I finished my September Sweater for 2014! You may notice a few things:
- it’s short-sleeved (my others are all long)
- it’s a raglan (my others are all round yoked)
- it’s long (my others are all hip-length)
- it’s not green (two out of three of my others are green)
In the last few years I have actually knit quite a few sweaters that were like those previous September Sweaters: hip-length and round-yoke. See Tea Leaves, Everyday Cardigan, Everyday Pullover, and In Threes.
Yeah. In fact, I was composing this post in my head last night and I actually fell asleep counting sweaters! It’s the knitter’s version of counting sheep, I guess. Now that I am wide awake, I have made it to the end of my list and I can tell you there have been 11.
Yes, that’s eleven round-yoke, hip-length sweaters in the last three years. Admittedly four of them were baby or toddler size, and took very little time to knit, but still! I’m kind of impressed with myself. And that doesn’t even include the one I have in progress.
So, anyway, back to this new sweater, and the different-ness of it:
I love that I chose this brown color for the yarn. I really needed something relatively neutral in my closet. There’s whole lotta green in my sweater pile, folks. And a little bit of orange. And some gold. But mostly green.
The yarn is undyed (I think), and a natural alpaca/wool blend that I bought at Rhinebeck last year. I chose to make this year’s September sweater out of it because my September Sweater is also always my Rhinebeck sweater, and it felt like a very full-circle kind of thing to do.
The Rhinebeck connection is also the reason why I named it Hudson River Stones (the pattern name is Sea Stones). We spend a lot of time driving alongside the Hudson on our way to the festival.
The alpaca content of this yarn makes the sweater so soft. I’ve been wearing it all day today with a camisole underneath, so the wool has been in contact with my shoulders. It’s pleasant and cozy.
With the exception of the stockinette body, which seemed to go on for miles, and miles, and miles, this sweater was a pleasure to knit. It provided an opportunity to learn some new tricks, which is always nice.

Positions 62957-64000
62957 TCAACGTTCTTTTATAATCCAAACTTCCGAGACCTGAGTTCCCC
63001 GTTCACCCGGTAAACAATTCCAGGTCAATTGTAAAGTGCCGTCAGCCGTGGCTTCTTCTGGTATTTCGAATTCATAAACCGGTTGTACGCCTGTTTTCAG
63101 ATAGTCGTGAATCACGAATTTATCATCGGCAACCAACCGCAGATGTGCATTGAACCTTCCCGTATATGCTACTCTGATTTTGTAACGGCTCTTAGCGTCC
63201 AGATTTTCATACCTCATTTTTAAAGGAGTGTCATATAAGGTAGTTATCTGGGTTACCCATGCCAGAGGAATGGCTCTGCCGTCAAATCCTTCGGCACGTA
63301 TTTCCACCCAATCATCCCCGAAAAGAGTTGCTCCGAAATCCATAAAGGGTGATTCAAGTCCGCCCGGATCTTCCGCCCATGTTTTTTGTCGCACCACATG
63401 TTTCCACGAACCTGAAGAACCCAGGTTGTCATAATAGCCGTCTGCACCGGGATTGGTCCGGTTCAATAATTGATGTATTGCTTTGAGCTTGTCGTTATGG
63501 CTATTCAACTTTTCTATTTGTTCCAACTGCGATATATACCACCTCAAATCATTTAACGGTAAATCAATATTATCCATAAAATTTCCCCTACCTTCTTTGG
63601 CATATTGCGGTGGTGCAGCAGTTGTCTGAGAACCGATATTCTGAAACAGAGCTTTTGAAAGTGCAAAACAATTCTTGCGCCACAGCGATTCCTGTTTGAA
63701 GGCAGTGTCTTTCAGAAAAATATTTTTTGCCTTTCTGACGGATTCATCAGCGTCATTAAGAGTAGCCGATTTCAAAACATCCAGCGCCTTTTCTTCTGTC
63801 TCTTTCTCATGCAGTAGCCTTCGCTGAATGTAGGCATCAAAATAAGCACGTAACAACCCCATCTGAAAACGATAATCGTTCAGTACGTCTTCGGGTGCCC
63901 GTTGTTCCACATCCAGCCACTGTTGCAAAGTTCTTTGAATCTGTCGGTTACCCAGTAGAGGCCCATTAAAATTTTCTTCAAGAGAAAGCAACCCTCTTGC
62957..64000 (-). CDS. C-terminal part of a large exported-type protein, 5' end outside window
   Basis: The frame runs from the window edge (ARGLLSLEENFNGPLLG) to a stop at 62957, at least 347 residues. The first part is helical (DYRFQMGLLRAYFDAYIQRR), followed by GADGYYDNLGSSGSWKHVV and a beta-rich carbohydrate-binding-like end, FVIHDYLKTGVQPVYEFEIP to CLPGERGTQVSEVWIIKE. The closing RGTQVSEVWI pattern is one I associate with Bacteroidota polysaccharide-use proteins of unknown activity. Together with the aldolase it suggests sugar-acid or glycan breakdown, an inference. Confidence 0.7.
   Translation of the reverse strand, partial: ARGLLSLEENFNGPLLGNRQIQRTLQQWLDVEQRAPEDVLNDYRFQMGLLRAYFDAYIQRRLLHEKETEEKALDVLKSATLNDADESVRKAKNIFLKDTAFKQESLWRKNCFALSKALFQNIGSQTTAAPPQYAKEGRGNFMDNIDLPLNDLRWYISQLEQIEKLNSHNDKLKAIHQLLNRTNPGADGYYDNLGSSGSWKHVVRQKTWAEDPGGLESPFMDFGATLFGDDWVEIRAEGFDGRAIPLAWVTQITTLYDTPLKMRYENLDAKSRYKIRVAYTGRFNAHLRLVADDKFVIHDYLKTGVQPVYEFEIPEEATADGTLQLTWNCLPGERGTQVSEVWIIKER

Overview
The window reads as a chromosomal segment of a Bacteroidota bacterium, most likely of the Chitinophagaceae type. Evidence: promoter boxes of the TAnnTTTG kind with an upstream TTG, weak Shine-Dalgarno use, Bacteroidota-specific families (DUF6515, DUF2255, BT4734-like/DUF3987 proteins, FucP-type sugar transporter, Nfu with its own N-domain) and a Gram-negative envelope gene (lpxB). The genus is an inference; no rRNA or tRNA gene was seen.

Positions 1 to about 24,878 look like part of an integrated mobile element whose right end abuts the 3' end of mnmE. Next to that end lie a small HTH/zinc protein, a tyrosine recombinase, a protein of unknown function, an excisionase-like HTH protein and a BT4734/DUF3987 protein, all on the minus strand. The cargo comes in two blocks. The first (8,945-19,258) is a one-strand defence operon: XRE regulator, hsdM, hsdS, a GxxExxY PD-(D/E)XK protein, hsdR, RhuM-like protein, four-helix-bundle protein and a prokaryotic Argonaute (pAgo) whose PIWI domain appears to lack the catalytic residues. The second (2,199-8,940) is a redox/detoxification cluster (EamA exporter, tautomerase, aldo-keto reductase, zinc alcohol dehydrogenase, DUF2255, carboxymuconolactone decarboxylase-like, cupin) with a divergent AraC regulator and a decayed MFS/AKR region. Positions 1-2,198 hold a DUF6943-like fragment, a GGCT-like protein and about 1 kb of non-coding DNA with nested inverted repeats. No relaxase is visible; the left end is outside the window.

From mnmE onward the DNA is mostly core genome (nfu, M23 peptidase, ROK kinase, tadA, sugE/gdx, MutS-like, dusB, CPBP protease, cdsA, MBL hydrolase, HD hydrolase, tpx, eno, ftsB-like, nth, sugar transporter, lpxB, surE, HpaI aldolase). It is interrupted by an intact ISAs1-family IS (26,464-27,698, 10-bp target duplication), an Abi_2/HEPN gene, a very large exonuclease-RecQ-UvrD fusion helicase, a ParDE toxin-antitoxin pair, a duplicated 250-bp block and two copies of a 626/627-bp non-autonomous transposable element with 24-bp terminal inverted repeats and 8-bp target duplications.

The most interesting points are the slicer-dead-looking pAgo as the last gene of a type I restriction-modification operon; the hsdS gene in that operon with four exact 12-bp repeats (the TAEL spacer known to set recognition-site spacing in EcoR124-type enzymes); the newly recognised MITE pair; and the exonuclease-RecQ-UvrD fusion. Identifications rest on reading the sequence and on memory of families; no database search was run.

The raglan increases were turned into a decorative element through the use of twisted stitches and M1R/M1L, which are both techniques I had never done before.
The decorative edging at the collar, hem, cuffs, and button band was different than my usual 2×2 rib and/or garter stitch, and in some areas required a sewn bind-off before beginning. That was a new one on me, too.
I am thrilled with the way this came out! Mostly. I do have one little irritating thing that maybe you can help me with?
See how those button bands fold inwards? It’s driving me crazy. I really want them to lay flat. I’ll admit I haven’t actually blocked this sweater (yet?) but I don’t feel like that would solve the problem. Am I wrong? Should I do it?
I hesitate mainly because I am happy with the fit as it is and I don’t want to block it and accidentally ruin that. If it will help the button band situation, though, I’ll risk it!
Knitters, what do you think I should do?
Pattern: Sea Stones by Melissa Schaschwary.
Needles: #7 and #5 (I went down a size to get stitch gauge, although my row gauge was still off. I had 5 rows/inch instead of 6.)
Modifications: To make up for my different row gauge, I knit about 20 fewer rows in the body, and 1-2 less in the edgings. Also, the pattern calls for patch pockets, which I didn’t do (although I am considering it now).